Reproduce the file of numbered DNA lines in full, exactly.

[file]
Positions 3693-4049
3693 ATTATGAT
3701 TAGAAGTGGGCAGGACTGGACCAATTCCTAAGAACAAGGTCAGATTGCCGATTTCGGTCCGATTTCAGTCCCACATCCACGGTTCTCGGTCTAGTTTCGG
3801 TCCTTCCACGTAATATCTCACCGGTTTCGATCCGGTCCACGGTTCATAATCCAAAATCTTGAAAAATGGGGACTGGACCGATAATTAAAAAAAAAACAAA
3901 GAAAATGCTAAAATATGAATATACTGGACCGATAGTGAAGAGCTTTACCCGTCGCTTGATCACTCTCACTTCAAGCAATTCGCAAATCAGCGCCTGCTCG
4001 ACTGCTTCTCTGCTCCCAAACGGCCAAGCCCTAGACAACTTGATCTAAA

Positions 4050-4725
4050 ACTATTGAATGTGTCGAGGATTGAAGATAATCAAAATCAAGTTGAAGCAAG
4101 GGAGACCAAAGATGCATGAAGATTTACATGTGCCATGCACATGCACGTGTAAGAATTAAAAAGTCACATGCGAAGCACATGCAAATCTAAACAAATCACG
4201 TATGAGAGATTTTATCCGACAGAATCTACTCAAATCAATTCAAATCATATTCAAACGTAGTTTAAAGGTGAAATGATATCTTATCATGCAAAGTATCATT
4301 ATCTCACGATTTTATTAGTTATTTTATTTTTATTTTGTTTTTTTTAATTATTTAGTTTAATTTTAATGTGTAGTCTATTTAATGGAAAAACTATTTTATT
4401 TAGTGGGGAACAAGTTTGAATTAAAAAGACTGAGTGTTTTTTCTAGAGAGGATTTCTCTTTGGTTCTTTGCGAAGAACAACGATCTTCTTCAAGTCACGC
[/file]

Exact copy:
Positions 3693-4049
3693 ATTATGAT
3701 TAGAAGTGGGCAGGACTGGACCAATTCCTAAGAACAAGGTCAGATTGCCGATTTCGGTCCGATTTCAGTCCCACATCCACGGTTCTCGGTCTAGTTTCGG
3801 TCCTTCCACGTAATATCTCACCGGTTTCGATCCGGTCCACGGTTCATAATCCAAAATCTTGAAAAATGGGGACTGGACCGATAATTAAAAAAAAAACAAA
3901 GAAAATGCTAAAATATGAATATACTGGACCGATAGTGAAGAGCTTTACCCGTCGCTTGATCACTCTCACTTCAAGCAATTCGCAAATCAGCGCCTGCTCG
4001 ACTGCTTCTCTGCTCCCAAACGGCCAAGCCCTAGACAACTTGATCTAAA

Positions 4050-4725
4050 ACTATTGAATGTGTCGAGGATTGAAGATAATCAAAATCAAGTTGAAGCAAG
4101 GGAGACCAAAGATGCATGAAGATTTACATGTGCCATGCACATGCACGTGTAAGAATTAAAAAGTCACATGCGAAGCACATGCAAATCTAAACAAATCACG
4201 TATGAGAGATTTTATCCGACAGAATCTACTCAAATCAATTCAAATCATATTCAAACGTAGTTTAAAGGTGAAATGATATCTTATCATGCAAAGTATCATT
4301 ATCTCACGATTTTATTAGTTATTTTATTTTTATTTTGTTTTTTTTAATTATTTAGTTTAATTTTAATGTGTAGTCTATTTAATGGAAAAACTATTTTATT
4401 TAGTGGGGAACAAGTTTGAATTAAAAAGACTGAGTGTTTTTTCTAGAGAGGATTTCTCTTTGGTTCTTTGCGAAGAACAACGATCTTCTTCAAGTCACGC